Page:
Home Interviews THMG085 – Fentanyl, Part II: Interview with Brian Escamilla

THMG085 – Fentanyl, Part II: Interview with Brian Escamilla


In part two of this three-part series, we discuss fentanyl with Brian Escamilla.

Complete Show Notes

1:30 Background on Brian Escamilla

  • Provides training for law enforcement and hazmat regarding OSHA regulations for entering clandestine labs – he’s done this since 2002
  • Also does a lot of narcotics training and expert witness testimony pertaining to narcotics cases
  • Forensic chemist by training with degrees in biology and chemistry
  • Also knowledgeable in WMDs, explosives, toxins, and much more
  • Consultant for a private company (NES) that originally put together a DEA clan lab program back in 1987 – they still teach this program for the DEA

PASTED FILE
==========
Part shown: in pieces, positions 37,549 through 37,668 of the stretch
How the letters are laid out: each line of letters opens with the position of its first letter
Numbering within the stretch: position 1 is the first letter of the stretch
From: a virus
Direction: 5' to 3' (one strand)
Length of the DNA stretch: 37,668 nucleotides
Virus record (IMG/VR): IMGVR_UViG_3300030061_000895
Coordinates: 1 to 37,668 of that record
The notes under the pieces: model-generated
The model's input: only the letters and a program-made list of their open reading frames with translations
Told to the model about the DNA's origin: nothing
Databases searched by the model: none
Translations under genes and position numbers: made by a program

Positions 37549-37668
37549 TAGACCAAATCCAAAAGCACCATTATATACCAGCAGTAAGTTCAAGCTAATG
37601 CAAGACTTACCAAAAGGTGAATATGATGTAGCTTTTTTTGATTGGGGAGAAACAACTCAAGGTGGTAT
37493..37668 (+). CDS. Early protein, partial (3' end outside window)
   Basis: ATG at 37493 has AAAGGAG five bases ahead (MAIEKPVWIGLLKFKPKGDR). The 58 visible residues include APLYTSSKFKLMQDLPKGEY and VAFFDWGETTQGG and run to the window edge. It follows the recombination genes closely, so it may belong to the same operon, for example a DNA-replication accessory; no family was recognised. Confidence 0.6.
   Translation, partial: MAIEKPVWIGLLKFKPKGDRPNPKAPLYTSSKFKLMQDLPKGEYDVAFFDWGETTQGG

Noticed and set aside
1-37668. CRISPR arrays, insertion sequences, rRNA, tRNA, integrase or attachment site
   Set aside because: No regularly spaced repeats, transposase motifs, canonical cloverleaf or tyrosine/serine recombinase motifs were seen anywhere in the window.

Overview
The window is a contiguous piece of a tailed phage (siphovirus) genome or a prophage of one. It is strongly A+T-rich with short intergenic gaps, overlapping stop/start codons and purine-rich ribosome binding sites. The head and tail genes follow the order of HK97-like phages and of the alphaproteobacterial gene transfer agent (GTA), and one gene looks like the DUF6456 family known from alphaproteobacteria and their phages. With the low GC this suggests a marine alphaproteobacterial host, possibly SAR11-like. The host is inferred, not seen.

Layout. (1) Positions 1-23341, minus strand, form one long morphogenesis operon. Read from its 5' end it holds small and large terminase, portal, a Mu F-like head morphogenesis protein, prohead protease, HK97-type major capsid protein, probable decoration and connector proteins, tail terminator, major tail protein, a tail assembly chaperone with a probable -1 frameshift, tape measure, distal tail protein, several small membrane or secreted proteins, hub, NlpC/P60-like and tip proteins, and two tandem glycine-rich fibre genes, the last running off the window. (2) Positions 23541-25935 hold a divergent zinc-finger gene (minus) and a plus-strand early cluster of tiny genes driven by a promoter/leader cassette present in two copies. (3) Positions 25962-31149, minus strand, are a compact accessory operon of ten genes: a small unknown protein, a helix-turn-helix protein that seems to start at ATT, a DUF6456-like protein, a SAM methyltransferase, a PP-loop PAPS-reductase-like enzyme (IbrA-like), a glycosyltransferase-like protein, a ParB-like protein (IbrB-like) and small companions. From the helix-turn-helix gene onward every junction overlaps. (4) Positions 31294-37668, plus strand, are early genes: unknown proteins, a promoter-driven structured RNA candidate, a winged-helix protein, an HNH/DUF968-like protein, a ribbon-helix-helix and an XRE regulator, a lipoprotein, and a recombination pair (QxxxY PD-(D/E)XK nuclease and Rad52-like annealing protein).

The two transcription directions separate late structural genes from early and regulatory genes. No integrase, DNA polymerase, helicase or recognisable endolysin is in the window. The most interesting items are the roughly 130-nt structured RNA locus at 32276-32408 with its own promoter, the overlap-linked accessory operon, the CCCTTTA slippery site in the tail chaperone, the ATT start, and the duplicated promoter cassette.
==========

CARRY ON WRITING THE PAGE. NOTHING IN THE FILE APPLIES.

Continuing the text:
• Since then, they’ve expanded to working with the National Guard and other local law enforcement agencies
  • They also do advanced training for PPC labs, ecstasy labs, and other specialty situations – what to sample, what to look for, what to monitor for, etc.
  • Spent 19 years in the lab primarily dealing with crime scenes and drug labs – he’s synthesized PCP, ecstasy, meth, and more
  • He’s done a lot of research on how people make drugs to better testify as an expert witness and to help first responders know what to look for

4:30 What is Fentanyl?

  • Medicinally-speaking, it’s one of the most potent opioids out there
  • A lot of other drugs have been developed that use fentanyl as a base (like carfentanyl) – 1,400 compounds can be made using fentanyl as a backbone
  • New compounds that the Chinese continue to make are often more potent than fentanyl itself – this is dangerous because they’ve never been tested on humans until now